5 Tips for Talking to Your Child about Disease
It is very difficult knowing that your child is being faced by an illness or disease. Not only is it a difficult time for your child – being down with the illness – but it is also a very difficult time for you too, being the parents. Not only are you concerned about your child, the challenges they may have to face during the treatment, changes to their daily routine – you may not know how best to explain to your child that he or she actually has an illness.
Have the Conversation Sooner Rather than Later
Prepare yourself before hand, of the issues that you may have to face when your child asks, “What is wrong with me”. Your child should be informed from before hand about what they are going to face. However, you must always remember that telling them too much, or not enough is something that should be taken care of. They should be told exactly what disease they have, and how difficult or easy it may be to overcome and that you are always there to take care of them, so they don’t have to worry about anything at all. Before going on to share the news, take a deep breath, and let them know. After they are aware of what’s going on, your child will feel less worried and scared when he or she knows what’s going on.
Call the Illness by Its Name
Be honest with your child about the specific diagnosis. Don’t sugarcoat the term or think of it as a big, scary word. Children might not understand what the diagnosis means right away, but they will hear the word spoken by others and it helps for them to get familiar with it. This also takes away fear associated with the word.
Keep Talking to Your Child and Answer any Questions they may have
It may seem difficult at first. You may yourself be quite unaware about the illness, and may not know how much information you can actually tell your child about an illness at once, without leaving them overwhelmed or scared. It’s best to give out details about the illness to your child in small bits rather than explain anything and everything in one go. This is particularly essential for younger children. Children need a few moments to process complex information and they therefore make sense of it at their own pace. It’s important to let the conversation open up over time with a chain of talks. Also, make sure you use simple and straightforward terms to break down the information about your child’s medical state so that it may be easy for them to understand. Give them room to take breaks and ask questions frankly so that your child feels safe and loved.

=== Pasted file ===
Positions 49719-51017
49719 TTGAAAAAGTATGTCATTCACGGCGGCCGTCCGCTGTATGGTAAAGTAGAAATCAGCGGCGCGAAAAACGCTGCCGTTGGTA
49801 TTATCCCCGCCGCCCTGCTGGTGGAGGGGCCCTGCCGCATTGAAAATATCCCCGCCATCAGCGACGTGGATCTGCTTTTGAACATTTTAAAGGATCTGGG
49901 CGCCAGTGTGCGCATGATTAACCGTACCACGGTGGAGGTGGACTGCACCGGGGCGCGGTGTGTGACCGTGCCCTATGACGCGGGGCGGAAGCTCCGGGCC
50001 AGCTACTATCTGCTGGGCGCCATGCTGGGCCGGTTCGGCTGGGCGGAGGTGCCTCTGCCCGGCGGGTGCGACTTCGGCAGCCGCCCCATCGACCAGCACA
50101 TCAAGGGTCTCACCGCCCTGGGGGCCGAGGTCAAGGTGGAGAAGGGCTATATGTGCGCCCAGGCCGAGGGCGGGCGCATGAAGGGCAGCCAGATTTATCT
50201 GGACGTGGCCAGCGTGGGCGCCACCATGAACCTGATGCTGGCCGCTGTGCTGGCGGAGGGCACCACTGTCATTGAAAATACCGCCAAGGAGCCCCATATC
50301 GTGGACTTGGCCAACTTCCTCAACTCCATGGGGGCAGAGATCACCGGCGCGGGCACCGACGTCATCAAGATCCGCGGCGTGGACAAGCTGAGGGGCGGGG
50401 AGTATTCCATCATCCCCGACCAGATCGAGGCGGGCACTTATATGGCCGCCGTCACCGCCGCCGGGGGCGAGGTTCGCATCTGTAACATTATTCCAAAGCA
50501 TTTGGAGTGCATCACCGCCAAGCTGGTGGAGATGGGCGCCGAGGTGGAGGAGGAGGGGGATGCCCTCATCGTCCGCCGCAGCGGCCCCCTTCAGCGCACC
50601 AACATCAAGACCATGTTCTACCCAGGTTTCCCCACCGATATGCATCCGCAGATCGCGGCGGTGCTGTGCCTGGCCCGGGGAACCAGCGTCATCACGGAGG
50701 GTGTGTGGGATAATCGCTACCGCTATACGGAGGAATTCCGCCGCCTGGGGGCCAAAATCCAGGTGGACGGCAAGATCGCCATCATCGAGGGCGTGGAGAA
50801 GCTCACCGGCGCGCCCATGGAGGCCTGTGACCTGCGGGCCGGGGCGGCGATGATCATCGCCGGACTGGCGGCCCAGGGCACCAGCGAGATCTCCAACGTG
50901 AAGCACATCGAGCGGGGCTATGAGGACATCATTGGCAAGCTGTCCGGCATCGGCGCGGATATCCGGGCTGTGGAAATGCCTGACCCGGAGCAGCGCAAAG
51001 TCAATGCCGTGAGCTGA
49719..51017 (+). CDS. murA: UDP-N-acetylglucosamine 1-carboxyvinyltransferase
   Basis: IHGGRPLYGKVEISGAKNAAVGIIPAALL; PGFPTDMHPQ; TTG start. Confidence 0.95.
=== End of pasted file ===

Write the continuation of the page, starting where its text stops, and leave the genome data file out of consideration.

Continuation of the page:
Provide Reassurance to them, that nothing has changed
It’s not unusual for your child to believe that the illness they have may have been caused by something they may have done wrong. At this point, you need to make it absolutely clear that this isn’t the case. At every step of the treatment, make it clear that highly trained specialists will be providing proper nurturing, care and medication to them, in order to help them get better as soon as possible. It is important that your reassure your child with the fact that you will be close by every step of the way and they have nothing to worry about. The illness they are facing is nothing new, and many people go through it so they’ve got nothing to worry about.
Be Specific about the Impact the Illness Will Have on Your Child and the Family
Let your child know clearly about the implications the illness may have on their routine, as well as time with siblings and other family members. It is highly expected for your child to have multiple questions, such as:
- Will I have to take time off from school to go to doctor’s appointments?
- Will I have to stay overnight in the hospital?
- Who will watch my siblings at home?
- Will I still get to play sports?
- How will the medicine make me feel?
- Will I have to miss school?
- Will my friends not be able to meet me?
- Will I be unable to meet family or friends for a while?
- Will everyone think I am weird?
It is best to prepare your child for what to expect beforehand, as this can go a long way to maintain overall coping and reduce anxiety.
By following these tips, you’ll be prepared to converse effectively with your child and help him or her adjust well to the changes and challenges in advance. For further help and consultancy, feel free to Contact us!